RxJava Basics with example | Backpressure – DROP, ERROR, LATEST, MISSING, BUFFER | Good for beginners

In this article we will go through very basic & simple examples of backpressure handling in RxJava 2. For synchronous, async & parallel processing refer this article.

RxJava Basics with example | Create, Subscribe, Synchronous, Async, Parallel, Backpressure, Non-Blocking | Good for beginners


During asynchronous processing, if subscriber is consuming data slower than publisher, this situation is called as backpressure. RxJava provides ways to handle the Backpressure gracefully.

Observable – In case of Observable, there is unbounded buffer i.e. infinite buffer. So all the data published/emitted is stored in memory & made sure that subscriber receives that. But if published data is very very huge, then it might cause OutOfMemory error eventually. Observable does not provide graceful ways to handle this backpressure.

Flowable – Flowable provides graceful ways to handle backpressure. In next section, we will look at different strategies offered by Flowable. Flowable also has default buffer of 128 values.

Backpressure Strategy: DROP

DROP strategy drops the most recent onNext value if the downstream can’t keep up because its too slow. There are also ways provided to consume dropped values and handle them separately.

In below output you can see that till 128 (default buffer size), values were successfully published & then values starts dropping. Subscriber also received 128 values successfully.

Backpressure Strategy: LATEST

LATEST strategy keeps only the latest onNext value, overwriting any previous value if the downstream can’t keep up because its too slow.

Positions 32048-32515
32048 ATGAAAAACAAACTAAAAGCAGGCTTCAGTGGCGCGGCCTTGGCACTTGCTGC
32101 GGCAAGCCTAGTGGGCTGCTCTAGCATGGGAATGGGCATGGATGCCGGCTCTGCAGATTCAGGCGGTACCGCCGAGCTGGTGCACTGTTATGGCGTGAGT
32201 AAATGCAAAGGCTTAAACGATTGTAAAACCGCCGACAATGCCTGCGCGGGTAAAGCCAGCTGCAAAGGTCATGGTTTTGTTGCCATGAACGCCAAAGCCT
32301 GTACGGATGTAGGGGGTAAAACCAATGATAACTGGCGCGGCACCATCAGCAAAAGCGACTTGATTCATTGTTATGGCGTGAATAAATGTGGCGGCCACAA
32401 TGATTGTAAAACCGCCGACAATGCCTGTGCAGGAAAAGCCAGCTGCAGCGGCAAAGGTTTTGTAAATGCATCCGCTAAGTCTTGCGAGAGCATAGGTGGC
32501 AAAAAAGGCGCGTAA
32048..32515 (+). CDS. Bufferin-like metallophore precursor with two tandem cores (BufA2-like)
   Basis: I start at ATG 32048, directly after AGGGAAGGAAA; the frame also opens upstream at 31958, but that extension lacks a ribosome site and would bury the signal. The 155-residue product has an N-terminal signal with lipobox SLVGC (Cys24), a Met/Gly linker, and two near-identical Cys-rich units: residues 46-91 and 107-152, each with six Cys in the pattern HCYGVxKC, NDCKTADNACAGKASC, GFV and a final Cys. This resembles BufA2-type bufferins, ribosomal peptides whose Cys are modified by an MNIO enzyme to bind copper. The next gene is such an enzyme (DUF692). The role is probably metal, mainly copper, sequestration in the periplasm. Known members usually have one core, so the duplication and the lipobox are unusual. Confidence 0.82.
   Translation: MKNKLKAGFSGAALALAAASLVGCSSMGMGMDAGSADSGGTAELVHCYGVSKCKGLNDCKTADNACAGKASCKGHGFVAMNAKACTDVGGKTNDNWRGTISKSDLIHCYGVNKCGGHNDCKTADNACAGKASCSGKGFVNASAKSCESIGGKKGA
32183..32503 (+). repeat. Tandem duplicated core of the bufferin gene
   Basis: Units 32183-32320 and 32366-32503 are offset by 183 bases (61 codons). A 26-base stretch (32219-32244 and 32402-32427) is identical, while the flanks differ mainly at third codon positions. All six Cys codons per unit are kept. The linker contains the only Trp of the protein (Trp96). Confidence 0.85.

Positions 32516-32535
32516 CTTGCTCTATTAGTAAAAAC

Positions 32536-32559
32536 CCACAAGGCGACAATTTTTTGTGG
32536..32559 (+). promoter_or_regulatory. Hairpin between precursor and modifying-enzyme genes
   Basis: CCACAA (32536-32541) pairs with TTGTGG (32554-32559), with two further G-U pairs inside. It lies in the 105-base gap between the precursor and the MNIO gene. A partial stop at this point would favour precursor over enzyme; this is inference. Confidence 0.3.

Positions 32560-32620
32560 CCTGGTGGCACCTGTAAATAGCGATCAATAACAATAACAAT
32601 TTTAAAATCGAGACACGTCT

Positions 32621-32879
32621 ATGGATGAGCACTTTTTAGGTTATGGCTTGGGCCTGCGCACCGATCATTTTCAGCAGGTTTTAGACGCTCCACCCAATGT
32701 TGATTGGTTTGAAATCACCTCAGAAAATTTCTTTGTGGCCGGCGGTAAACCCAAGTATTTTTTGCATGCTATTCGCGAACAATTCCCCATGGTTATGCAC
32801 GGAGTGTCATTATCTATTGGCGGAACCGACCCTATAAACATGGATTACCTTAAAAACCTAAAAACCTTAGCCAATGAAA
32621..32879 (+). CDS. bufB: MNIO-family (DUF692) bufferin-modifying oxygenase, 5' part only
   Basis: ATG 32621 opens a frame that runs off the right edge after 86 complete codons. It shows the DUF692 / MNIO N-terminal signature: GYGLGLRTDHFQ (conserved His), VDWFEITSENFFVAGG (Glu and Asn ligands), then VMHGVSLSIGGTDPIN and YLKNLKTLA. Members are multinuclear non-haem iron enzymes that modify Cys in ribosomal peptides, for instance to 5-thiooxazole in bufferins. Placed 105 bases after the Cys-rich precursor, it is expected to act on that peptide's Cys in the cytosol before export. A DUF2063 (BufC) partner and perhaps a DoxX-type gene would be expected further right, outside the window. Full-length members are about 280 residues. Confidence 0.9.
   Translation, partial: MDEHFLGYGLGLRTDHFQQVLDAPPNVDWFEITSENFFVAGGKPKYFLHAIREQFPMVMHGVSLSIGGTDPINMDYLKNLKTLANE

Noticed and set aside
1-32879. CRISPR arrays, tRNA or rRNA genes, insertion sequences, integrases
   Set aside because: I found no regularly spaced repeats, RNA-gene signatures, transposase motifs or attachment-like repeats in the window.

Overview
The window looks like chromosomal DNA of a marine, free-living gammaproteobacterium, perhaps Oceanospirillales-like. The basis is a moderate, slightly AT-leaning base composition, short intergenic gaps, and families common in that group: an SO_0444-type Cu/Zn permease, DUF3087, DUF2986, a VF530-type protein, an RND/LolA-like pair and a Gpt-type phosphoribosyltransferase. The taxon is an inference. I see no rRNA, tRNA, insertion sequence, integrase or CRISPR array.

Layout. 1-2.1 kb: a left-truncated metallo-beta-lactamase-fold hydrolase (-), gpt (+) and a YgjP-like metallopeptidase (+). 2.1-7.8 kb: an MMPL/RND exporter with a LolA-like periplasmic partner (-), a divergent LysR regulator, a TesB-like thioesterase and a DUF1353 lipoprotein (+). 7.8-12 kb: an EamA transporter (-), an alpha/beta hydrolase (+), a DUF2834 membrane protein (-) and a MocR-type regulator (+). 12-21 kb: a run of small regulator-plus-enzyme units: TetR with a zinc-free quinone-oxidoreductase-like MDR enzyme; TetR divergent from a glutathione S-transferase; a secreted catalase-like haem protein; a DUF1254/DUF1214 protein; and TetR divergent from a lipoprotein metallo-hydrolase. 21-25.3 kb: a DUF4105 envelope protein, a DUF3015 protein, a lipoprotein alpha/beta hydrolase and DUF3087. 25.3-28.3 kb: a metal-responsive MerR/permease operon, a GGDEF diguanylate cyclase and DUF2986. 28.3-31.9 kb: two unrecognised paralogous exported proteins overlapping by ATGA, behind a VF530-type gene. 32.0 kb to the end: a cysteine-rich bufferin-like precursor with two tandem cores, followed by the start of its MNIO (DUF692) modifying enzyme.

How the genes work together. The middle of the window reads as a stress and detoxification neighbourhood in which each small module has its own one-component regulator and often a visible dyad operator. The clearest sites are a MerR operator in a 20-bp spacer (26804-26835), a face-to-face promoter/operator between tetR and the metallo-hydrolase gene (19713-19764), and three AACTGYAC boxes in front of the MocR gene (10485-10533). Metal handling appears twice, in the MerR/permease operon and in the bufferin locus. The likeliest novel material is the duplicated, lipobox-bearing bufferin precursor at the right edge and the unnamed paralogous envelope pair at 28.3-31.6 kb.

In below output you can see that publishing of all 999 values seems to have gone fine. Subscriber also started asynchronously receiving values. But you can see subscriber directly received 923 after 127. This means that after 127 (default buffer of 128), all values were replaced with latest & finally last values of 923 & above remained in buffer & received by subscriber.

Backpressure Strategy: ERROR

ERROR strategy throws MissingBackpressureException in case the downstream can’t keep up due to slowness. Publisher can handle exception & make sure to call onError handle so that subscriber can do handling on subscriber side for such error scenarios.

You can see in below output that publishing & subscribing started on different threads. Subscriber received values till 314 & then onError handler was called due to MissingBackpressureException. After that subscriber stopped.

Backpressure Strategy: MISSING

With MISSING strategy, as name suggests there is no buffering or dropping. Subscriber must handle overflow else they will receive error.

Backpressure Strategy: BUFFER

With BUFFER strategy, as name suggests all values are buffered so that subscriber can receive all values. As per program below, buffer is infinite, so if published values are large in count & subscriber is too slow, then there is chance of out of memory just like Observable.


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